It’s a tale of two halves in the Alps at the moment. While the French Alps and Italy are suffering from lack of snow, in Austria, Germany and parts of eastern Switzerland, a deluge of powder is claiming lives.
At least eight people have died in weather-related incidents over the past week: a 28-year-old man and a 23-year-old woman were found dead near Salzburg in central Austria after going out snowshoeing; in Germany, 44-year-old man died in Wackersberg in Bavaria when he was hit by tree branches brought down by heavy snow; a woman was buried by an avalanche last week in the Uri canton of Switzerland and died of her injuries on Saturday; and over the weekend three skiers in Austria were killed by avalanches while one woman in Bavaria died in a weather-related incident.
The Hochkar alpine road and the entire Hochkar ski region in Lower Austria were closed due to high avalanche risk, while Austrian authorities warned skiers not to go off piste or drive their cars unless absolutely necessary.
All of which begs the question: is it safe to ski in the Alps right now?
Is it safe to ski in the Alps?
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The Foreign and Commonwealth Office has just updated its guidance to Austria. It said: “Continued heavy snowfall is forecast in the Austrian Alps over several days from Tuesday 8 January. This could cause travel disruption and heightened risk of avalanches in some areas. For the latest travel information, contact your transport provider and/or tour operator.”
It is safe, as long as you follow the rules, says Fraser Wilkin of Weathertoski.co.uk. “Resort authorities will not open pistes unless they consider them safe. It’s the same for roads, if they are considered to be at risk from avalanche, they will close them, even if this means cutting resorts off for a period of time – something that has happened in Austria in recent days.”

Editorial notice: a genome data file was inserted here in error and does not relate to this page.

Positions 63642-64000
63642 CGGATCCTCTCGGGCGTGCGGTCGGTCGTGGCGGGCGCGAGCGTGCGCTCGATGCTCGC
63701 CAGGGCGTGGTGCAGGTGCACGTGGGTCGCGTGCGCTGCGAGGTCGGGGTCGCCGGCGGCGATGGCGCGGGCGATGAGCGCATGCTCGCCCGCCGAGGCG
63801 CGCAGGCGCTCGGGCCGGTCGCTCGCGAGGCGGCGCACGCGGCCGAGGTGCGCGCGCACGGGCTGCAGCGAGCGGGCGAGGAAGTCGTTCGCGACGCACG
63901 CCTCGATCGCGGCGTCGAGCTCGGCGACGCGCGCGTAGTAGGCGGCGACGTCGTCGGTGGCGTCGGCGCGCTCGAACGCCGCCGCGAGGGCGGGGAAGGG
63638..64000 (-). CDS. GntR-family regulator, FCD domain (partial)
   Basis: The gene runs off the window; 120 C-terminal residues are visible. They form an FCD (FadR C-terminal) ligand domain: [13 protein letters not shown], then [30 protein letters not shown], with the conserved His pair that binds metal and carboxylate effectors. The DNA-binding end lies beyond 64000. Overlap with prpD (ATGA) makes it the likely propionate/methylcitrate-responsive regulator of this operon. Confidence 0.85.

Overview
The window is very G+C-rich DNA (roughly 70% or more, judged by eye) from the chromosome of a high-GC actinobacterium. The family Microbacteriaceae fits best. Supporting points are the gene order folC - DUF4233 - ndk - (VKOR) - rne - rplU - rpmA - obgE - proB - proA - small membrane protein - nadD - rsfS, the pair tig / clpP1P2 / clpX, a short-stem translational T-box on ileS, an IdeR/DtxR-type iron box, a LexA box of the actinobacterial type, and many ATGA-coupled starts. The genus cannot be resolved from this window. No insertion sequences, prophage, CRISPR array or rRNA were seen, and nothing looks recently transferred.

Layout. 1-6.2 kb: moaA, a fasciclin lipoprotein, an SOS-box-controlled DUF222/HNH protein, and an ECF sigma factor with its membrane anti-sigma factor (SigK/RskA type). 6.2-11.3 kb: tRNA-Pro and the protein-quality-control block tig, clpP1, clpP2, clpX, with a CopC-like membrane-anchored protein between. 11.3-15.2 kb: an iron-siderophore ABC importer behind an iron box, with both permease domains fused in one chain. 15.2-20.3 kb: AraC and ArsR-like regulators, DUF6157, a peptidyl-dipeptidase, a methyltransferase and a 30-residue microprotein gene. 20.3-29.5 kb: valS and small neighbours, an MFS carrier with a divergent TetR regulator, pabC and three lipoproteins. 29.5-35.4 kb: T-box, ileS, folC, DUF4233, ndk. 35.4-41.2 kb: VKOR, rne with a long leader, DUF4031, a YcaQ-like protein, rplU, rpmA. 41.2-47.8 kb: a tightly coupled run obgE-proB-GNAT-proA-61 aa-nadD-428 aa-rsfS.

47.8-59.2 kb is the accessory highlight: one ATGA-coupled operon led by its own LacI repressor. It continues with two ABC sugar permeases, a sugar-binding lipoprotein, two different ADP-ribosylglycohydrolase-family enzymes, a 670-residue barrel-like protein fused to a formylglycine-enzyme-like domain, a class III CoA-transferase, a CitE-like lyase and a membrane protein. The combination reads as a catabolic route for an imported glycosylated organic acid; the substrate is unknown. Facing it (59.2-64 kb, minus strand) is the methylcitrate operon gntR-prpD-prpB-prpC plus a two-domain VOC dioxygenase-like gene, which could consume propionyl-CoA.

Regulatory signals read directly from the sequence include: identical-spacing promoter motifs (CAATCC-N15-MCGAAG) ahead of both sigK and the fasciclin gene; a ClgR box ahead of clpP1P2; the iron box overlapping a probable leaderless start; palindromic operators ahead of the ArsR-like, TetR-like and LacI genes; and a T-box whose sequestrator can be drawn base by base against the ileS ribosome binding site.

David Pellatt, director of ski site J2ski, agrees that it’s safe to ski provided local advice says so. “Resort staff will be working hard in difficult conditions to make things safe and if lifts and pistes are open then they should be safe to ski (and conditions will be fabulous) – provided you stay within the marked bounds of the pistes.
“The caveat – of course – is that if lifts and runs are closed, they will be shut due to very dangerous conditions; so nobody should even think about entering a closed run. You should consider a closed run to be as dangerous as skiing off-piste at the moment.”
He adds that skiers should follow the advice of local authorities as conditions and forecasts vary wildly across the Alps: “The situation will be evolving as more snow arrives this week, so it’s important to avoid blanket advice that’s either wrong or dangerous; take local advice.”
Where is the avalanche risk highest?
It varies from valley to valley, but the highest avalanche risk is currently in the northern half of the Austrian Alps – which means the provinces of Vorarlberg, Tirol, Salzburgland, Upper Austria and Styria – according to Wilkin of Weathertoski.co.uk.
In Germany, parts of Bavaria also have huge amounts of snow.